When fashion designer Laura Siegel first heard about last year’s Rana Plaza garment factory collapse in Bangladesh, she was upset. But not shocked.
“I’ve never worked in Bangladesh, but I spent a lot of time in India,” she said. “To be honest, I wasn’t so surprised that something like that could happen, mainly because I’ve witnessed first hand what some of the factory conditions can be like.”
As a designer based in Toronto and New York, Siegel likes to research factories before beginning a line of clothing. She works with artisans internationally and has toured factories in both China and India.
And she wasn’t always impressed with what she saw.
“It’s OK to walk into a building where there are no signs and it’s dirty. To be honest with you, that’s something that isn’t so bad,” she said. “But when you walk into an environment where there’s X amount of sewing machines per square footage and X amount of people per square footage… it’s just work, make mistakes, get yelled at – those are the worst scenarios I’ve witnessed.”
Which is why Siegel, 26, decided to act.
“I was talking with my parents about what we could do, what do you do after something like this? Because you can’t just do nothing,” she said of the collapse, which killed 1,127 workers.
“We decided it’d be a good idea to do something that would raise awareness, that would get people thinking about who made [their clothes] and what their lives are like.”
Eventually, project Eleven27 was born. Siegel decided to work with local artisans in India who would hand weave 1,127 scarves – made from reused saris – to honour each person who died in the tragedy.
“We wanted to do something in honour of individuals who lost their lives. What happened was a very big wake-up call,” she said.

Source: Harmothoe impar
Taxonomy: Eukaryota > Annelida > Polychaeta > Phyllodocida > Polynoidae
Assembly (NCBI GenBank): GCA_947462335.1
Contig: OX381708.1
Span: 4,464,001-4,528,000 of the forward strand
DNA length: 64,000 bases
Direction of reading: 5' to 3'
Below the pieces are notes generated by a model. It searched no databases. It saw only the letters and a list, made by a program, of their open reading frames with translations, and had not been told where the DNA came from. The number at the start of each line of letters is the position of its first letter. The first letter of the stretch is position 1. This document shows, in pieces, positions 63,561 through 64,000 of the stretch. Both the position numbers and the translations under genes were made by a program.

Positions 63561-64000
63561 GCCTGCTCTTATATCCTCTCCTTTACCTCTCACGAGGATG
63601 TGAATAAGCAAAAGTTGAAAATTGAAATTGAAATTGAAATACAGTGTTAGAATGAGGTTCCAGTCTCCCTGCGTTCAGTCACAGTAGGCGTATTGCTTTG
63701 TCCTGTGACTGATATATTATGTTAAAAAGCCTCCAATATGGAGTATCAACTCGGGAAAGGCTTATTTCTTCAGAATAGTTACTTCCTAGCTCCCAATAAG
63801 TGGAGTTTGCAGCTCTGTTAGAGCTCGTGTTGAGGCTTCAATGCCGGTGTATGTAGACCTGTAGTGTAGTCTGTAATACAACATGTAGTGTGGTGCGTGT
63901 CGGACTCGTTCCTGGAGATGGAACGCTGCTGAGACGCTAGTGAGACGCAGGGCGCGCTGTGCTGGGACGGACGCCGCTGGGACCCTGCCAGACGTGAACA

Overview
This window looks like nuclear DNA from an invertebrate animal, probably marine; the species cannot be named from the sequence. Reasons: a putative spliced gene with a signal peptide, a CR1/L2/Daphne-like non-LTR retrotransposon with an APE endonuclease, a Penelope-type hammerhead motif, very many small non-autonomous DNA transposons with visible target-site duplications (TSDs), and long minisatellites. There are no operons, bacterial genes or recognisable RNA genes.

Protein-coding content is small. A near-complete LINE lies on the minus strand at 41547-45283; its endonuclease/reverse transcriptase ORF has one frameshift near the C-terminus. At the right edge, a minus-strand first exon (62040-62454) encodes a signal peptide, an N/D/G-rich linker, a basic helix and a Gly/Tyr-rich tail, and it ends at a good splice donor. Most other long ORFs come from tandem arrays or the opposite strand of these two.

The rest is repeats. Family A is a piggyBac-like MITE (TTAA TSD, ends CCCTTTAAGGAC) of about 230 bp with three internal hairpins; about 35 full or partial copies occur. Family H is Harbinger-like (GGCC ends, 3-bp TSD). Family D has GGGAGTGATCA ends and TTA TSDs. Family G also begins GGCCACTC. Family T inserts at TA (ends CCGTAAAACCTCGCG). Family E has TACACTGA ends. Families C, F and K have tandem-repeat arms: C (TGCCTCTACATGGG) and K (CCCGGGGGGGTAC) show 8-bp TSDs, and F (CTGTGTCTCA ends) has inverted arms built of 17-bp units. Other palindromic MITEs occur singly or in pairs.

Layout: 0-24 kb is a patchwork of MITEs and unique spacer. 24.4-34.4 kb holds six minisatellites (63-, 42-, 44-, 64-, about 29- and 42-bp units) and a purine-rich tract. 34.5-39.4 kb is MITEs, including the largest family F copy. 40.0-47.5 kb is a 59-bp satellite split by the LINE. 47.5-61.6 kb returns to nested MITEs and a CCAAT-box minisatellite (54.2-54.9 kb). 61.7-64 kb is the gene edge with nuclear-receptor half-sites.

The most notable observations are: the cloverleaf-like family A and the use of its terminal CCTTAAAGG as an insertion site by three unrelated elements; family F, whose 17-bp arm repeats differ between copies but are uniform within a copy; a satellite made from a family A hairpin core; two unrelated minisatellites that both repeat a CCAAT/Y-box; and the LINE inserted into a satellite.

Proceeds from the sale of the scarves will go directly to the affected families in Savar, Bangladesh. For her initiative, Siegel partnered with Sreepur Village Organization, a group that’s working with the victims’ children to make sure they’re taken care of. The organization is also helping the victims’ families manage any money they received after the tragedy by setting up bank accounts.
Eleven27 launched on April 24, exactly a year after the factory – which was constructed illegally – collapsed.
“[Community support] has been unbelievable. So many people came out to the launch,” Siegel said, adding that Holt Renfrew supports the campaign and is selling some of the scarves at its stores.
For Siegel, it was important that the scarves were made by Indian artisans in a safe work environment.
“[I wanted] for each scarf to be handmade, for each scarf to have thought that went into it, and whoever was making these scarves, whether it was an individual or a family, that they were able to do so in a nice work environment,” she said.
Siegel decided to work with a family in Kutch district in western India.
“The father is a master weaver and the son also weaves. He brought in weavers from the community to hand-make all the scarves and the wife also helps him,” she said.
Aside from Holt Renfrew, scarves can be purchased online at laurasiegelcollection.com.